I apologize for the break in posting. I was hoping to keep things more regular. I have, however, been very busy. Later today, I hope to announce the publication of the first-ever English translation of St. Robert Bellarmine’s De Romano Pontifice, books 1-2. Books 3-5 are planned for next month, depending on the editors.
It is interesting. After I produce a rough draft, which isn’t usually as hard on grammar as on punctuation, I then go and edit and reformulate a bit. Then the editor gets it and I get it back with a ton of red. Most of it is punctuation. The problem is when you are looking at a book from the 1580s, you tend to use the punctuation you are looking at unless you can consciously stop and think about what you’re doing, which is hard when your managing making the English work. Usually, it is that commas and semicolons are in the exact opposite places they ought and things of that sort.Then there is the Oxford comma. I love the Oxford comma, no one else does. Then there are the differences between US and UK spelling, and I get mixed up as I admire UK English and so wish we used it over here. (btw, now would be a good time to apologize to any UK readers of my work for not using what I consider your superior style in spelling and punctuation).
Then I run spell check, which is tedious because of the large number names that you have to either add or skip, then I format it for a proof copy, then I read it over again. Then I control F and look for the common spelling errors as a result of my typing speed, such as hte for the, and the like, and surprisingly I always get at least one, even after all the aforesaid labor! Then I normally give things like this to my wife, because, though she is not theologically trained, she is sharp and has a good sense for what people will understand, and make further recommendations which are usually very good, unless it’s on an area of technical terminology or something. That saved my tail with the last Bellarmine translation, because I do my own translations from the fathers, and a few of them made sense to me because I looked at the Latin and the Greek and it made sense, but in plain English it was too harsh, so I had to discipline myself to take a careful look. The frustrating thing is I do the work of about five people who are normally involved in the production of the book, including the cover design.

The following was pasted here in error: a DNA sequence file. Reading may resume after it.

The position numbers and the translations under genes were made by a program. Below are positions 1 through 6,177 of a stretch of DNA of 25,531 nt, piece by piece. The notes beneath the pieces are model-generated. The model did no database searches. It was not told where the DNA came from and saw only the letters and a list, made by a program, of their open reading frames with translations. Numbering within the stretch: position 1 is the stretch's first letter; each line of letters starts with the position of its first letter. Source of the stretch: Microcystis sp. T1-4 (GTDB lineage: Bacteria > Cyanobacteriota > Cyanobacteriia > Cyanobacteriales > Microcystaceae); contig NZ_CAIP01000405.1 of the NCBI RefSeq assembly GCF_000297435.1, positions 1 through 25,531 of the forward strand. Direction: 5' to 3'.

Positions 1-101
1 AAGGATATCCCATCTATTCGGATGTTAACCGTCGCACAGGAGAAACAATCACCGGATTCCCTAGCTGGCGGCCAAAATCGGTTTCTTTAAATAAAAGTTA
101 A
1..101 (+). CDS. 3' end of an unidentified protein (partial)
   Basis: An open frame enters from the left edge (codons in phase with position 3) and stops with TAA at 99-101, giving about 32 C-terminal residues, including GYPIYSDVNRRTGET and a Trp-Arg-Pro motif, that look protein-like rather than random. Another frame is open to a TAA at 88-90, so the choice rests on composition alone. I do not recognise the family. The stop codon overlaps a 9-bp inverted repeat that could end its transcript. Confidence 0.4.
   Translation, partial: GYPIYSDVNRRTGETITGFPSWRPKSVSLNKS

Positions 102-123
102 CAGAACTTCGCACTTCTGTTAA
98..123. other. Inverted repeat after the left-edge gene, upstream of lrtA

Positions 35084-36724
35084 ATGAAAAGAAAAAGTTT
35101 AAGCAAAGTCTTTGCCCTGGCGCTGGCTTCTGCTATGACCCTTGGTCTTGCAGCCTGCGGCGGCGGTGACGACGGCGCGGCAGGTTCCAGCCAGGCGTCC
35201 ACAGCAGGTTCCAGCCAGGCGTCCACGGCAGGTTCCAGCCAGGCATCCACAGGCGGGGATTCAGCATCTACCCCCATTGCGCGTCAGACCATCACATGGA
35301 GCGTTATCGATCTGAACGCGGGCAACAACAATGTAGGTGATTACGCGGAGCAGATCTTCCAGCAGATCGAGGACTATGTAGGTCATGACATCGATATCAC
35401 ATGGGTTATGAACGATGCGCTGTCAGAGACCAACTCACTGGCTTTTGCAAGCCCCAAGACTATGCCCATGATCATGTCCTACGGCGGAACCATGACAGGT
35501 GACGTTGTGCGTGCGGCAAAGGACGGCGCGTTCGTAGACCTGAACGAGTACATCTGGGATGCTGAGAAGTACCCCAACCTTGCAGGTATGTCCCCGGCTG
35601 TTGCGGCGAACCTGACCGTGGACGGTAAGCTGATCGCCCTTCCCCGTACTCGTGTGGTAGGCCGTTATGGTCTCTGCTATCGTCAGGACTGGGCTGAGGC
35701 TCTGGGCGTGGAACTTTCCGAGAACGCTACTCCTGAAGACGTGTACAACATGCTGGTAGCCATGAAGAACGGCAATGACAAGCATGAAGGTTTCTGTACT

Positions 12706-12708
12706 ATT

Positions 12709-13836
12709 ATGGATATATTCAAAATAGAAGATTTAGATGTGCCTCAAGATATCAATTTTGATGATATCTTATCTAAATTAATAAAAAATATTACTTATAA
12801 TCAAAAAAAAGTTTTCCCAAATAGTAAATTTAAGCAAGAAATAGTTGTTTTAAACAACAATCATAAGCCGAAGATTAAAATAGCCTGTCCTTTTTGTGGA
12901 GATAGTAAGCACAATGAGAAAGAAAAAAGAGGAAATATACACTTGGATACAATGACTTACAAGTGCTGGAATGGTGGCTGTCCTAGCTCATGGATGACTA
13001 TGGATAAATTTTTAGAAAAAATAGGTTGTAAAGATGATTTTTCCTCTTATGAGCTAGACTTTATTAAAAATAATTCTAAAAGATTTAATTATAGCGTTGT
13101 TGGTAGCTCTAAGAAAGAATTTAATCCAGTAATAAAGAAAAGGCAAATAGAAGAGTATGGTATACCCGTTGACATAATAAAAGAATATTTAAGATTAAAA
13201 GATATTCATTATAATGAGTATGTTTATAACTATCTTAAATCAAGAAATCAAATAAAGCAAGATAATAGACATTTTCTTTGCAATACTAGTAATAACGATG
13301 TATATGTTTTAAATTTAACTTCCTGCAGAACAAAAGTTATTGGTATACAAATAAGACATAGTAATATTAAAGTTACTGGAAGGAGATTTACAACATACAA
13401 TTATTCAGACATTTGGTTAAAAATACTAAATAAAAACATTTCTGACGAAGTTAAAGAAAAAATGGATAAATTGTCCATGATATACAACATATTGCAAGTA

At any rate, I hope to make this announcement later in the day, once the proof is approved and the Amazon page loads. You can also buy it direct from me, and I will have that page linked up as well.
Thanks to all for the prayers and support for the Robert Bellarmine project. I know most people will buy the book for Book II, Chapter 30 (loss of papal office), but that is a minor point. On that note, a sedevacantist e-mailed me demanding to know if I translated that particular section correctly. The cheek! One can rest assured that while I may make an error, I will never mis-represent something in translation. You will find that section better than it is currently found online.
But don’t get mired in a 7 page explication out of a 330 page book! There are so many amazing things in here. In fact, in the wikipedia page on Papal primacy, they list a number of arguments against Papal primacy as though they were unanswerable, yet they are all refuted by Bellarmine in this book. Things like did the African Bishops reject papal authority in the Sixth Council of Carthage? Did Peter go to Rome? The chronology and history of Peter. That only the Bishop of Rome has been held to be the head of the whole Church. Every argument is grounded in Scripture and the Fathers. Bellarmine also injects a good bit of humor into the book. For instance: “Illyricus (a Lutheran) has published a book on this subject, which is filled with lies, abuse, and besides two arguments.”
I might even have a special deal for all readers of this website.